This is a great time to start your CRM thinking by building custom profiles that include much richer information than most people capture. I wrote about the new breed of CRM that is making this easier to do than ever.

5) Add Strategy Model Components – the final step is to apply this new ideal customer approach to other elements of your strategy.

The thing is, when you discover your initial ideal client it should impact the thinking about your basic business model and overall business strategy. All great business models are customer focused and now that you have a picture of this customer it’s time to consider how this alters the other aspects of your business.

Consider now how this discovery might impact your offerings, your revenue streams, distribution channels and even pricing.

Consider how you can reach this market, who you can partner with and what resources you either have or need to have in order to make an impact in this market.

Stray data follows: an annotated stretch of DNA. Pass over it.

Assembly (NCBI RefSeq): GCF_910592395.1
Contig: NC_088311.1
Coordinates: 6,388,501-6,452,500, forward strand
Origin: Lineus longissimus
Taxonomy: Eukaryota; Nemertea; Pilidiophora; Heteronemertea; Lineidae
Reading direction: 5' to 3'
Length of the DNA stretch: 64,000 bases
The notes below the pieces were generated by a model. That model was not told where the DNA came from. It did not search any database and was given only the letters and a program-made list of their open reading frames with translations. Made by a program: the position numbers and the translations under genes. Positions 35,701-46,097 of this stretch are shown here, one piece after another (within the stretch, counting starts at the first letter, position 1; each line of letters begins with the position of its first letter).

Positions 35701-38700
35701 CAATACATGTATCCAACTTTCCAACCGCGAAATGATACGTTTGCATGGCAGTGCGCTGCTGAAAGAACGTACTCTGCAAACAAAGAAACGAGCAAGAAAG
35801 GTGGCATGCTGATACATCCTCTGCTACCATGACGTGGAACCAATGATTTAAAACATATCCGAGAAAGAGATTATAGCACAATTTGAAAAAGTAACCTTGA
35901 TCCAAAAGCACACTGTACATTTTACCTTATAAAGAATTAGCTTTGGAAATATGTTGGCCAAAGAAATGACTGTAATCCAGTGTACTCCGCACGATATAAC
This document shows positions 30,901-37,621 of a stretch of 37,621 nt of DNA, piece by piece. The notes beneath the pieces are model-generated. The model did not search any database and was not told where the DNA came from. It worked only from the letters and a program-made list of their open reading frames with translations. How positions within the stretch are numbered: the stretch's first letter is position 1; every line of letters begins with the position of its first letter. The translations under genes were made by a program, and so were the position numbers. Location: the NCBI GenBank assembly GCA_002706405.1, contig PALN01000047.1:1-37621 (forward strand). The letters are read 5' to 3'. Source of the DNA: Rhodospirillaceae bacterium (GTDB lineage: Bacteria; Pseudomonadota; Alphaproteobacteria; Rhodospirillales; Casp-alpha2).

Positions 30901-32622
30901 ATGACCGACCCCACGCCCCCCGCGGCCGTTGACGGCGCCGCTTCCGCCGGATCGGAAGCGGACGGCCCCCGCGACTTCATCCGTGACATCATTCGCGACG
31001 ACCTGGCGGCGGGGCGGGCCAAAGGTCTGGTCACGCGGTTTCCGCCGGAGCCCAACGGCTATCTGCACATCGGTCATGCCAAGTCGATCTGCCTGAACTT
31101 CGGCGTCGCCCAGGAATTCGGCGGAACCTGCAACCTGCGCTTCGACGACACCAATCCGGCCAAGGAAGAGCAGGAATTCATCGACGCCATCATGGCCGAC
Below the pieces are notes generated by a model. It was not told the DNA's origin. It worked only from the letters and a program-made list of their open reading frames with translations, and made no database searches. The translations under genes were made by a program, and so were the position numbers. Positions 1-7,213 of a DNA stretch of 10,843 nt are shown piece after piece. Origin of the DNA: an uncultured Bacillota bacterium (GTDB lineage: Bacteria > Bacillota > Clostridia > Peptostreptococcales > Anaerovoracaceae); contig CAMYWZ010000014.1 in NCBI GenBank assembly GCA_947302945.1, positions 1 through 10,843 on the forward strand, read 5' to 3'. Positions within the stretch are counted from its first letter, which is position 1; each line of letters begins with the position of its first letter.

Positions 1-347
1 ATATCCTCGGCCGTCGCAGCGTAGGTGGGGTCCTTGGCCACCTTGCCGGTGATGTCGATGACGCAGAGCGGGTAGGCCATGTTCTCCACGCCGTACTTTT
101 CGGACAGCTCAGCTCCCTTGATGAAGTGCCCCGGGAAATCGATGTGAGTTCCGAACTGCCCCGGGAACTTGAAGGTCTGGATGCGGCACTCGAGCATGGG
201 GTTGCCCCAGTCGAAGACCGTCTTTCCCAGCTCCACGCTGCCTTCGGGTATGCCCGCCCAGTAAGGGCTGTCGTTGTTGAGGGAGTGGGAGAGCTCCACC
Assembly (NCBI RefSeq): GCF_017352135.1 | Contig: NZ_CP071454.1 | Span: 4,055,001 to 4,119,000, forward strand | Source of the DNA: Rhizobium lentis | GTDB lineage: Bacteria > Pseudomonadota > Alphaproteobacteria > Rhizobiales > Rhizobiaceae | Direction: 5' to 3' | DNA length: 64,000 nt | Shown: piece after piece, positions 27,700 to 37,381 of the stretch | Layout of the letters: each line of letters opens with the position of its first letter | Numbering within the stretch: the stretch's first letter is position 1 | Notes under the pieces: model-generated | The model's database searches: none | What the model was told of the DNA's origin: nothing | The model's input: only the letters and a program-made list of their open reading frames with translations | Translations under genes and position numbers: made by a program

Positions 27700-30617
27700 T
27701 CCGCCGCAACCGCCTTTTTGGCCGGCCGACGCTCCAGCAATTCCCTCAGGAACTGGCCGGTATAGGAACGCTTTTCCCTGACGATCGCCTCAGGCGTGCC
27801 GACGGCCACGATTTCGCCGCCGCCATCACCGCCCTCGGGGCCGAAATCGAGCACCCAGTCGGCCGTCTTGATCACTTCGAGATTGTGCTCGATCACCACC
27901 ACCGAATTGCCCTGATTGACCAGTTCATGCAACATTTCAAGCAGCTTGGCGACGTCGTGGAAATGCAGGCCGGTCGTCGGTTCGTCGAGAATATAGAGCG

I can tell you that my experience suggests that you’re never really done with this exercise. As your business evolves, as you learn and grow, this model will evolve as well, but perhaps the continual process of discovery is just as important as what you discover.

Mirror, Mirror on the Wall, I’m My Ideal Client After All

I believe that most businesses are uniquely suited to serve a narrowly defined ideal client.

Ideal ClientDetermining just who that is, and making their description a central theme of all of our marketing communications, is one of the foundational elements of good marketing strategy.

There are countless ways to research, measure, analyze and theorize about your ideal target client, but experience tells me most firms don’t have to look very far to find a thorough profile of their ideal customer.

I’ve found that most small business owners, independent practitioners and even salespeople tend to attract people with whom their share common characteristics.